That’s a picture of Jesus, really. For just as God came down to wrestle with Jacob and be overcome by him in order to bless him, so too Jesus came to be overcome on the cross, in order to bless us. To give the blessings of forgiveness, life, and salvation. To give us a new name like He did with Jacob, that we no longer be known just as the sons and daughters of our earthly fathers, but as sons and daughters of God. And so He puts His name on us in Holy Baptism. He adopts us into His family there. In those waters, He applies Jesus’ wrestling to us - His Son who joined us in our death, so that we join Him in His resurrection. Who was overcome for us, that we might overcome with Him. On the cross, Jesus strove with God and with men, and prevailed. Passing through death to life again.
And just as with Jacob, God wants to bless you. And all people. Which doesn’t mean He’ll give us everything we ask for, because some things we ask for may not be blessings to us at all, but really curses. Things that will prove to be not good for us. But what Jesus does promise in these verses we heard today is justice. Four times that word is repeated here, and with Jesus finally saying: Will not God give justice to his elect, who cry to him day and night? Will he delay long over them? I tell you, he will give justice to them speedily.
So what does that mean, justice? In our world today, that word is associated with the Law - that those who do the crime do the time. They get caught and pay the price. And if the crime is really bad, a life sentence.
But in the Scriptures, the justice of God isn’t just about punishment - it is how He saves sinners. The justice of God is the forgiveness of sins given to us because Jesus strove with God and with men and prevailed. Because Jesus, the innocent one, took the punishment and paid the price. Because Jesus gave His life to give us life. And so the justice of God is a life sentence - but not a sentence of life in prison, in hell (as we deserve), but a sentence of life - with Him and with our Saviour - in heaven.
And so we pray - for ourselves and for others - not for what we deserve, but for what has been promised to us on account of Jesus. For life. Sometimes that will mean ease and sometimes hardship, sometimes joy and sometimes sorrow. But as Jesus told this parable so that we would always pray and not lose heart, so Paul wrote to the Corinthians: We do not lose heart. Though our outer self is wasting away, our inner self is being renewed day by day. For this light momentary affliction is preparing for us an eternal weight of glory beyond all comparison, as we look not to the things that are seen but to the things that are unseen (2 Corinthians 4:16-18).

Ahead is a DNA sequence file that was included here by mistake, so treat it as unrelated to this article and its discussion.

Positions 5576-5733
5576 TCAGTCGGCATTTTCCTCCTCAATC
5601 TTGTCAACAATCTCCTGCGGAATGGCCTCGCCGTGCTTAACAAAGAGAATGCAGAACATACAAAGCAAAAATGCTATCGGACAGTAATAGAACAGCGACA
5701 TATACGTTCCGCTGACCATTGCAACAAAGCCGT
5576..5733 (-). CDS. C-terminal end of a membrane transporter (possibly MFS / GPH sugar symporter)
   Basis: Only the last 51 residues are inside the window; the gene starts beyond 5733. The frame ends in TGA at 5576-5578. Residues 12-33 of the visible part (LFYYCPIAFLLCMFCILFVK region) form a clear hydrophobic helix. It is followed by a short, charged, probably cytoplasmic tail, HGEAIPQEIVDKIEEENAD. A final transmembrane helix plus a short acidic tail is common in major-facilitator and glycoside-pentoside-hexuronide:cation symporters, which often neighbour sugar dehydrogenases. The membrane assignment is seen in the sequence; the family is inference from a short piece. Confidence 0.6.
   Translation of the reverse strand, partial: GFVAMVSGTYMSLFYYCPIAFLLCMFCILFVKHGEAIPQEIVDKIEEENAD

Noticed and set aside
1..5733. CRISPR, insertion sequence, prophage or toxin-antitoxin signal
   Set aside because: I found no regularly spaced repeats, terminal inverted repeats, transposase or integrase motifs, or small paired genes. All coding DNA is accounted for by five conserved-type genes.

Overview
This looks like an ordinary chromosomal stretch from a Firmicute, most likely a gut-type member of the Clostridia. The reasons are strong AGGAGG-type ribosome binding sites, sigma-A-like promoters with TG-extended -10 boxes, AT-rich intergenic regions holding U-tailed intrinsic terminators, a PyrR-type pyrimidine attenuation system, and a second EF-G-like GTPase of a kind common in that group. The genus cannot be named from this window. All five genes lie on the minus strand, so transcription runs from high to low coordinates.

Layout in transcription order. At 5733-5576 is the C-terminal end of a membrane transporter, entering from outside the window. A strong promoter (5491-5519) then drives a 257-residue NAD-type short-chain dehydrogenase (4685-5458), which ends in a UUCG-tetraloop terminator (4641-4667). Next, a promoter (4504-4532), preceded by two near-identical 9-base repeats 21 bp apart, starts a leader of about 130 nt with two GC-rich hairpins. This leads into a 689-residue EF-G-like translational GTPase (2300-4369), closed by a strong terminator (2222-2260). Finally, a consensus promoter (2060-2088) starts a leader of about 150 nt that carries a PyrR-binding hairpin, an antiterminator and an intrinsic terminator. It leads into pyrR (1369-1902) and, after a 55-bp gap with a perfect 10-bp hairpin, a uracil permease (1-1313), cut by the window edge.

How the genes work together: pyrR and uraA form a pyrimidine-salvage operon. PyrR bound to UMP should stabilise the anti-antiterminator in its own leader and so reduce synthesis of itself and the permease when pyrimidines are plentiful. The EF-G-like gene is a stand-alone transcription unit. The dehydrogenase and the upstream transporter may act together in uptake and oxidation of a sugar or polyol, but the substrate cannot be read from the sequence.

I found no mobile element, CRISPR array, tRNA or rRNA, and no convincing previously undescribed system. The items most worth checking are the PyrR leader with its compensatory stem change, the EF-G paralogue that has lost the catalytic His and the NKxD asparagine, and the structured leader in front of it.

And that’s not just a promise for the future, but - as it seems I’ve been saying a lot the past few weeks - knowing that the future is secure enables you to live now. Perhaps it would be like knowing that you will receive $5,000 a week for the rest of your life. Knowing that, being confident of that, enables you to do things now. A secure future sets you free to do now what otherwise you may not have been able to do.
So is your life in Christ. Your future is secure. You have been baptized. You have been blessed. You have a life sentence. You heard again this morning that your sins are forgiven - God does not and will not hold them against you. You are free. You will in a moment again receive the Body and Blood of Jesus - the Body and Blood given and shed for you for the forgiveness of your sins; that paid the price for your sins and so now gives you the life that conquers death. All that is yours. So now what will you do?
How about pray? You have the ear of Your Father in heaven. There are a great many people in need.
And do not lose heart. Do not lose heart if you don’t see results. That’s not up to you. Your righteous Father will do what is right, and He’ll do it perfectly. Entrust yourself and all for whom you pray to Him.
There may be wrestling for a while, for you or for them. But if so, it’s only to bless. That we rely on our Father and not on ourselves. That we trust Him and not ourselves. That when Jesus comes again there will be faith on earth. Those who cling to the Word and promises of God. Those who know their Father and are known by Him.
For He loves the prayers of His children. You simply cannot pray too much. He will give you His justice, His forgiveness, and much more. For He has much more for you. Much more than you can imagine.
So cry out to the Lord, in good times and bad. Entrust your days and burdens (LSB #754), as we just sang, to Him. Beat on His door and on His ears. He will hear, He will answer, and He will come. For you.
In the Name of the Father, and of the (+) Son, and of the Holy Spirit. Amen.